C. Operation of the Product Transport Support Service

FIG. 17 illustrates the flowchart for a preferred process by which the Product Transport Support Service (PTSS) 300 can be configured to execute the transport of products in accordance with instructions, schedules, and itineraries preferably stored in the Product Transport DBM 237.

At step 1700, the PTSS 300 receives from the OAM 215 a notice of update of transport instructions, schedules, and itineraries. The receipt in the step 1700 by the PTSS 300 corresponds to the transmission in the step 1027 (FIG. 10C) by the OAM 215. At step 1701, the PTSS 300 retrieves from the Product Transport DBM 237 updated instructions, schedules, and itineraries and executes the transport of products—load, move, unload, deliver, and pickup—in accordance with such instructions, schedules, and itineraries. At this step, there are two possible outcomes for each product transport. The product transport may be successful, which causes the process to continue with step 1702; or the product transport may be unsuccessful, which causes the process to continue with step 1704.

At step 1702, for each successful transport the PTSS 300 records in the Product Transport DBM 237 the completion of the successful transport of products. At step 1703, for each successful transport the PTSS 300 notifies the OAM 215 of the successful product transport.

At step 1704, for each unsuccessful transport the PTSS 300 suspends the unsuccessful product transport and generates an exception status report. At step 1705, the PTSS 300 notifies the ERM 218 of the exception and sends it the exception status report.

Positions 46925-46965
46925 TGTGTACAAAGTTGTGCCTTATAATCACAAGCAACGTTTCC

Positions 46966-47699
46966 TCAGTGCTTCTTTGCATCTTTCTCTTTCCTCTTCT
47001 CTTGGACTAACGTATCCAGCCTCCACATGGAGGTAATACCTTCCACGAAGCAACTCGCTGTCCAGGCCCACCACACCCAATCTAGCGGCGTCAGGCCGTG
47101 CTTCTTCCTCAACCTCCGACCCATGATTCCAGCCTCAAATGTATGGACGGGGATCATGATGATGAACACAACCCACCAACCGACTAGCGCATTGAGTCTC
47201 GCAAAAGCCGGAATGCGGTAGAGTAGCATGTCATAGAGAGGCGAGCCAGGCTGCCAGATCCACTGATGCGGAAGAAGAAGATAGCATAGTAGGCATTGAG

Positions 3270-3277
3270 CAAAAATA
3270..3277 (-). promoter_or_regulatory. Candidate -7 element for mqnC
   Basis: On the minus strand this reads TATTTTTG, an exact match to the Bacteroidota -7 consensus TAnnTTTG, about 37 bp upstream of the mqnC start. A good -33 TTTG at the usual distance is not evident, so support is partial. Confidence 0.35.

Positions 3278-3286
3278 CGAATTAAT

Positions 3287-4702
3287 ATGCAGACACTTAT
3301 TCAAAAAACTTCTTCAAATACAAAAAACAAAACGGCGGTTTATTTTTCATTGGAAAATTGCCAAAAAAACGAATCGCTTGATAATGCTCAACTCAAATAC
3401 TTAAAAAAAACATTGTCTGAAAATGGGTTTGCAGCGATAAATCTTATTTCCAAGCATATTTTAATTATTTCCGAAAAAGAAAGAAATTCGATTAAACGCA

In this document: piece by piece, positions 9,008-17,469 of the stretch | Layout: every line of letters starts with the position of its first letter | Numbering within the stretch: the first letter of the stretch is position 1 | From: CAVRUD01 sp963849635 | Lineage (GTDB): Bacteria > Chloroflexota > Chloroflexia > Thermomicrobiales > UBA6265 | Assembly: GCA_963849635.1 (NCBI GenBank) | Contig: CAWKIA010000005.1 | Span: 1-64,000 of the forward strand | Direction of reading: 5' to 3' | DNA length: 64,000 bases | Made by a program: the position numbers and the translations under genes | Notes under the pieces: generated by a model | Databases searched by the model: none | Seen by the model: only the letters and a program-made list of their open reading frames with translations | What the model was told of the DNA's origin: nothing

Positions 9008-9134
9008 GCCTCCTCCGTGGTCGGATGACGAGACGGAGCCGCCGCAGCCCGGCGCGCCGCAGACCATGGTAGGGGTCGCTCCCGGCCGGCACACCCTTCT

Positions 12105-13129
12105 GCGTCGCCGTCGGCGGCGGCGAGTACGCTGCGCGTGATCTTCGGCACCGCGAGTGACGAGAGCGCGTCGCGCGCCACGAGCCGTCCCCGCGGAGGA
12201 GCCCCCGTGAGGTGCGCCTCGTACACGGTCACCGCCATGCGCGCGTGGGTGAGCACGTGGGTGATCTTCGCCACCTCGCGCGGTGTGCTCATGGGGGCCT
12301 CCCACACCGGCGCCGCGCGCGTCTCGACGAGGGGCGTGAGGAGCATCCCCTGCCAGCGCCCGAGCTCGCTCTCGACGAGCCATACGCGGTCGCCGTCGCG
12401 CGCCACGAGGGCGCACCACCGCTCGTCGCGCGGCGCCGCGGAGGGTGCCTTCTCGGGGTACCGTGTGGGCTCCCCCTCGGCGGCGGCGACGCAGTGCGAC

D. Operation of the Order Aggregation Site

FIG. 18 illustrates the flowchart for a preferred process by which an Order Aggregation Site 400 can be configured to perform its operations under the coordination of the OAM 215. Steps 1800 and 1801 are single-step processes, steps 1802 and 1803 represent a two-step process, and steps 1804-1808 represent a five-step process. Each process is triggered by the occurrence of an event unique to that process.

At step 1800, upon pickup of an order by the respective Consumer 120 from the designated OAS 400, that OAS 400 notifies the OAM 215.

At step 1801, upon delivery of a return by the respective Consumer 120 to the selected OAS 400, that OAS 400 notifies the OAM 215.

At step 1802, the OAS 400 receives an out-of-the-region consumer order lacking pickup and delivery information. At step 1803, the OAS 400 notifies the OAM 215 of the arrival of the out-of-the-region consumer order.

At step 1804, the OAS 400 receives Order Aggregation instructions from the OAM 215 or from the Exception and Recovery Module (ERM) 218. The aggregation instructions received from the OAM 215 consist, in most part, of lists and schedules for the aggregation of consumer orders in accordance with the normal functions performed by an OAS 400. The aggregation instructions received from the ERM 218 consist of occasional updates or changes that may be required for the recovery of an exception condition. The receipt in the step 1804 by the OAS 400 corresponds to the transmissions in the step 1025 (FIG. 10C) by the OAM 215, and steps 1614 (FIG. 16B) and 1622 (FIG. 16C) by the ERM 218. At step 1805, upon delivery by the PTSS 300 of the products associated with the Order Aggregation lists and schedules received from the OAM 215, the OAS 400 executes the physical order aggregations. The order aggregations may be successful which causes the process to continue with step 1806, or the order aggregations may be unsuccessful which causes the process to continue with step 1807.

At step 1806, for each successful order aggregation, the OAS 400 records in the Consumer Orders DBM 234 the time of completion of such order aggregation.